Thursday, March 26, 2015

Strategic Improvement

After soaking for a bit in the bath of refactoring, I took a walk down the road of a major overhaul to some components of one application. The "component" in question is responsible for doing several things - determining whether user entered data from a control should be saved(inserted, updated, or deleted), mapping the values from the control to the data object, formatting the data before saving, coordinating the data updates, and updating contextual data. That seemed like a lot for one class to do, also it is being done in a rather procedural way. Somehow, parts of it are covered with "unit tests".

The tests themselves are not written in a way that was easy to follow, but I eventually got through them and understand what they are covering. There is a specific scenario that we found a defect for which was not covered.

The first approach I took was to get the code itself into a state where it made more sense. I did some reorganizing and a little refactoring. After a bit of this, I understood enough to make the thing a bit more OO. I started down that road and came into some of the more complex behaviors of the system.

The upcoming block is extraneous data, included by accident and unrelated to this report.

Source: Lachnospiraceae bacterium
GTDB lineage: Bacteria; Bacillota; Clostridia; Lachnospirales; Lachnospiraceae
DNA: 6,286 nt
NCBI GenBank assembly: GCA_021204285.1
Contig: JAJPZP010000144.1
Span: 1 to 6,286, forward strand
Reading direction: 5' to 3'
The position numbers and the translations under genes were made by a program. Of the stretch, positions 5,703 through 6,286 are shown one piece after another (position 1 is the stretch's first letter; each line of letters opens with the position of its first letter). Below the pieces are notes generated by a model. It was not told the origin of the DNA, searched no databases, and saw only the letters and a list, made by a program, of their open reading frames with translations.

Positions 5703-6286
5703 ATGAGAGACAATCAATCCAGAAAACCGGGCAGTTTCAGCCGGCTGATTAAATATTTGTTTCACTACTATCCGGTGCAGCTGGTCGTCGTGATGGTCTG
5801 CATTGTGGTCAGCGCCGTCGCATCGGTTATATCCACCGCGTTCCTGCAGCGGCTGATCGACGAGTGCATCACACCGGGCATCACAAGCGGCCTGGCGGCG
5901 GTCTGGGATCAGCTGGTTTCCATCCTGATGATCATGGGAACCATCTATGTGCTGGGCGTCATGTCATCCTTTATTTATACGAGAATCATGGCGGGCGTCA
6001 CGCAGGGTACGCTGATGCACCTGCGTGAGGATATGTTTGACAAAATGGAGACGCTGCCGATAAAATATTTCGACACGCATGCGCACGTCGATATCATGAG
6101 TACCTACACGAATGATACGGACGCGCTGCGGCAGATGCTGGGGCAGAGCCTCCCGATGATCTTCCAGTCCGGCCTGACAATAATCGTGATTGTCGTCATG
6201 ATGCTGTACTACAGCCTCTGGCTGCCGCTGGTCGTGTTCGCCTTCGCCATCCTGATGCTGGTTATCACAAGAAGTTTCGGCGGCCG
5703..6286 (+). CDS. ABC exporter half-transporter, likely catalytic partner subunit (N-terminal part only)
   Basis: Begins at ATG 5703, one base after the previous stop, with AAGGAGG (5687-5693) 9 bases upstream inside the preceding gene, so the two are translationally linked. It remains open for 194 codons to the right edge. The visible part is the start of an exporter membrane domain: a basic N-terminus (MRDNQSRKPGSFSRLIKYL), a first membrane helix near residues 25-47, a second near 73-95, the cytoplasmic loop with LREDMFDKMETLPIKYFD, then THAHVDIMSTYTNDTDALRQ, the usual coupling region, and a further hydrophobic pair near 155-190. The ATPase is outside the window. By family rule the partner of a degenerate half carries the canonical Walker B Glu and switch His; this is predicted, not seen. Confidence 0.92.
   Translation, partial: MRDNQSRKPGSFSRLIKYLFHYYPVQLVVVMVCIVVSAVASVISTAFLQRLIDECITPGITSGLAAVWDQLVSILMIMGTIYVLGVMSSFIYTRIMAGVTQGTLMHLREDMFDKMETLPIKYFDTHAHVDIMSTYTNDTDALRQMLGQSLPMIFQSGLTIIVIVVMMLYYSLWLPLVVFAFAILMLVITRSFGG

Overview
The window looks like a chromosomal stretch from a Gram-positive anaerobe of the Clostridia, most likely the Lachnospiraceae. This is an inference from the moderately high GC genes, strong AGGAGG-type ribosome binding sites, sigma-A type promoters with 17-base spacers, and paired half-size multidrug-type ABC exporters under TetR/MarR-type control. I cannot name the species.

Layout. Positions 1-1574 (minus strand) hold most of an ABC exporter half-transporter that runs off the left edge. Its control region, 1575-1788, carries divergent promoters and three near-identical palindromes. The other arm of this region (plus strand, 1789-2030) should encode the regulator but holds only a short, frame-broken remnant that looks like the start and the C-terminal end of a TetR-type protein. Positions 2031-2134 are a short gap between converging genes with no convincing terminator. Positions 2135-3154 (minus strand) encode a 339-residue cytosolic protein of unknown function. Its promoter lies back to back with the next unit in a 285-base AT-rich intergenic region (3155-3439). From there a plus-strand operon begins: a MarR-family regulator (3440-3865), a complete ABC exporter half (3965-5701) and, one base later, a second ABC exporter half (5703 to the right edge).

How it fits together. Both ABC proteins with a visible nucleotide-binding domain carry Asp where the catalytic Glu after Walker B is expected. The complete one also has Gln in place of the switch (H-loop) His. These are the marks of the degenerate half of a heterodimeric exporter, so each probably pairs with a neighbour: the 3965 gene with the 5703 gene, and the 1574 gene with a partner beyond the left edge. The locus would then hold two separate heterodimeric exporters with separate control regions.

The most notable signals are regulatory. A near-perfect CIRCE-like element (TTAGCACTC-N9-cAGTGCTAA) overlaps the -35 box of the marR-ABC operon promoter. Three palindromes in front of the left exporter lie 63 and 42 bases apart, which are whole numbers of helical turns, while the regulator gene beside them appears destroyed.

Near the end of my allotted time, two things happened - I spent more time than I originally anticipated, and some other work I did earlier to clean up the rotting code turned out to be buggy (in dev still of course).

After a conversation with a colleague about strategic improvement (planned) vs just doing it because it needs to be done(unplanned), I abandoned the effort of making the poorly written and maintained code more OO. I went back to the unit tests and found that a bunch were failing. I fixed those up and continued with a little more reorganization. I added the missing test, made that pass, and now the defect is repaired.

All in all, I'm glad I went down the path I did since it offered a valuable experience and lesson. I learned a great deal about the existing code. This is valuable when we consider strategic improvement. Because I backed out, I didn't have to learn the hardest way - buggy code in qa or worse prod. It may or may not have caused more harm than good, but one thing for sure is that it was taking more time.

If you have the time planned (as we did for this particular case) you can use it to learn a great deal, but don't abuse it. Leave options open. One way to do this is to branch if possible, if not, create new classes and files then hook them into existing code in a minimally invasive way so you can undo the changes easily without affecting existing code. This approach allowed me to bail on plan A and go to plan B when it was clear that plan A was doomed. I hadn't even integrated the changes from plan A into the existing code base yet so it was easy to abandon them.

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